Oct. 14—City leaders in Salem and Beverly are teaming up to tackle climate work, with hopes that a bigger combined mouth can bite off larger pieces of the carbon-neutrality apples coming in 2030 and 2050.
City councils in both the Garden and Witch cities met jointly Wednesday night to hear an update on "Resilient Together," a cross-city effort to pool resources at each City Hall so projects with common goals can share energy and ultimately be more impactful.
"We're hoping this meeting could really ensure we're building awareness and growing advocacy for a climate change agenda, and that we can dual-track it," said Salem Mayor Kim Driscoll at the meeting's opening. "It's a lot easier to jump into the deep end of the pool when you're doing it with someone else."
The work was started with a separate goal being tackled by the administration of Mayor Mike Cahill in Beverly, Driscoll said, which later prompted Salem officials to reach out and ask about teaming up. As such, the meeting in part focused on the work the two cities have done separately. Officials on opposite sides of the bridge showed support for Beverly's newly opened, energy-neutral police station on Elliott Street, and Salem's green building ordinance, which is still coming together and awaiting Salem City Council review.
The fact that the two bodies were meeting together felt historic to those who attended, even if the meeting was held virtually under the COVID-19 pandemic.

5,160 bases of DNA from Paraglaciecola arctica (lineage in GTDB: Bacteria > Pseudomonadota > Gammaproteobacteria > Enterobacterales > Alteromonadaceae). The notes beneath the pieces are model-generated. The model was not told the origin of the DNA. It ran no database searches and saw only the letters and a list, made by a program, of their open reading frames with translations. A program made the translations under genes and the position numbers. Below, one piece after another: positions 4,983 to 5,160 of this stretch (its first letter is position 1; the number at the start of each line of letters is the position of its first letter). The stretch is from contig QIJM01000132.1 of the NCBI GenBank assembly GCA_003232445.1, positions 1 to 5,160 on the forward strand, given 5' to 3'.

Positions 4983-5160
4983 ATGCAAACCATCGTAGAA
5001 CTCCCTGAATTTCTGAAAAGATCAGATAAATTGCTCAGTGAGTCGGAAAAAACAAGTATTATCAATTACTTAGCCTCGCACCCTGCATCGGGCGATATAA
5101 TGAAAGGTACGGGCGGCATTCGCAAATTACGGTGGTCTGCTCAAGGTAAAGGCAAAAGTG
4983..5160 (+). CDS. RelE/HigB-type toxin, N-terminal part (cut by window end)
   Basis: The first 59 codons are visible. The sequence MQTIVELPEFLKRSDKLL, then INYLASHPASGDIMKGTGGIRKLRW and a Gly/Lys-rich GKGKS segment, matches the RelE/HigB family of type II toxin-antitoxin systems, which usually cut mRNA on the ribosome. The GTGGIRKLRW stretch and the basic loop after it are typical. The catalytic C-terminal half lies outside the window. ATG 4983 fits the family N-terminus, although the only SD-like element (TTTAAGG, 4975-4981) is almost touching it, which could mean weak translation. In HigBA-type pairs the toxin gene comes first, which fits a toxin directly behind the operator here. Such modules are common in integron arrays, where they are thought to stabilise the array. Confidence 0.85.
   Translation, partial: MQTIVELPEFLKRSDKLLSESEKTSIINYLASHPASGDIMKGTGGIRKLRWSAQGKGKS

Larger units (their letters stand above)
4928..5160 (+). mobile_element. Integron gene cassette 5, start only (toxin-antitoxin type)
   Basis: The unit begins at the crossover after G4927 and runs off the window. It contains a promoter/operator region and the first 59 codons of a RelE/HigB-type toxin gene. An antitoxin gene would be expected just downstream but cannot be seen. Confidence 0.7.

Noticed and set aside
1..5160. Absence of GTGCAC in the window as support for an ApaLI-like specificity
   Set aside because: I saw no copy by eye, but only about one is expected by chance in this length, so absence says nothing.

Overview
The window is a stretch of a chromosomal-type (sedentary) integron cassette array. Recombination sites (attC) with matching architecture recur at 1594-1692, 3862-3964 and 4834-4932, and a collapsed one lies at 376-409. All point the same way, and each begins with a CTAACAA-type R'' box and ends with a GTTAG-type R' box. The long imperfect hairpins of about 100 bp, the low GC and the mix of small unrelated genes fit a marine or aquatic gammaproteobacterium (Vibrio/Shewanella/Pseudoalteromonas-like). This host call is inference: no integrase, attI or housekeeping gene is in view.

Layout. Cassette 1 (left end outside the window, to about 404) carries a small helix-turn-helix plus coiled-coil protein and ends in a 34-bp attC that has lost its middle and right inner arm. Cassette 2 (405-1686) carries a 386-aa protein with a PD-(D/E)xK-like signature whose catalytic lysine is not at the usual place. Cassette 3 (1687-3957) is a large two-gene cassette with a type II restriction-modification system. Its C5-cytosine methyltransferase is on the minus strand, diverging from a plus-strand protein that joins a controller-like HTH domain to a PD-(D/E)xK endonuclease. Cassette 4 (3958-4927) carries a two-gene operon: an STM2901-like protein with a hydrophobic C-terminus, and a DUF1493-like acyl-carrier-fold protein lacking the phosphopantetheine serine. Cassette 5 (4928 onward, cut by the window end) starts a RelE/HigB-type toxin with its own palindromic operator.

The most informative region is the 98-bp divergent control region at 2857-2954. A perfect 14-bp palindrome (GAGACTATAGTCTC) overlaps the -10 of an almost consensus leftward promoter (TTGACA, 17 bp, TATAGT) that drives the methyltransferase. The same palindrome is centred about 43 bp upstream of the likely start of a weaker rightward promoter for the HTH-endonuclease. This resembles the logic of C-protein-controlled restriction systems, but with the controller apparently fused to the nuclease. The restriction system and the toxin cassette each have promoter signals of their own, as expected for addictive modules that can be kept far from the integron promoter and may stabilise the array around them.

"I've known Councilor (Timothy) Flaherty for a long time," said Salem Ward 1 City Councilor Bob McCarthy, who stands to be dean of the body if re-elected in November. "We're both I think in our 14th years in our respective councils, and the first time we've ever been in any kind of a joint meeting between Salem and Beverly."
Midway through the meeting, Beverly Ward 4 City Councilor Scott Houseman implored the cities to do as much as they can together. He listed lobbying for changes at Beacon Hill as one example of the cities merging voices.
"I'm wondering what we can do to combine the leverages, if you will, or the strengths of our common voices, our two cities, to help push upon a resilience and clean energy future at the State House," Houseman said.
Responding enthusiastically, Driscoll said the "whole idea of meeting jointly was to hopefully ferment some of these ideas."
"I'm hoping we can hold hands at the local level," Driscoll said. "If there are ways to develop local policies, ordinances that we're working on, together, it makes for a more even playing field."
The meeting focused on a jointly held goal to cut fossil fuel usage to 50% by 2030 and 100% by 2050. Erina Keefe, Beverly's sustainability director and an ambassador leading the action plan, said the 2030 goal is within reach when "thinking about electrifying buildings (using renewable power sources, like solar panels), removing fossil fuels from our roads ... and our homes, businesses and buildings."
But that can be difficult, Driscoll cautioned, as efforts to cut carbon emissions can go well just as easily as they can become unpopular for some.
"There are opportunities at the local level for us to grow existing programs and maybe think about using some of our own resources," Driscoll said. "We know how many cars Skipper (Salem's ride-share system) has taken off the road. ... We also know things like bike lanes trigger people who don't always like them. How are we going to think about meeting our transportation goals if we can't provide alternative means of getting around our communities that enable less single-occupancy vehicles?"
For more on Resilient Together, visit resilient-together.org. To read live coverage of this meeting, visit bit.ly/3AF2JEj.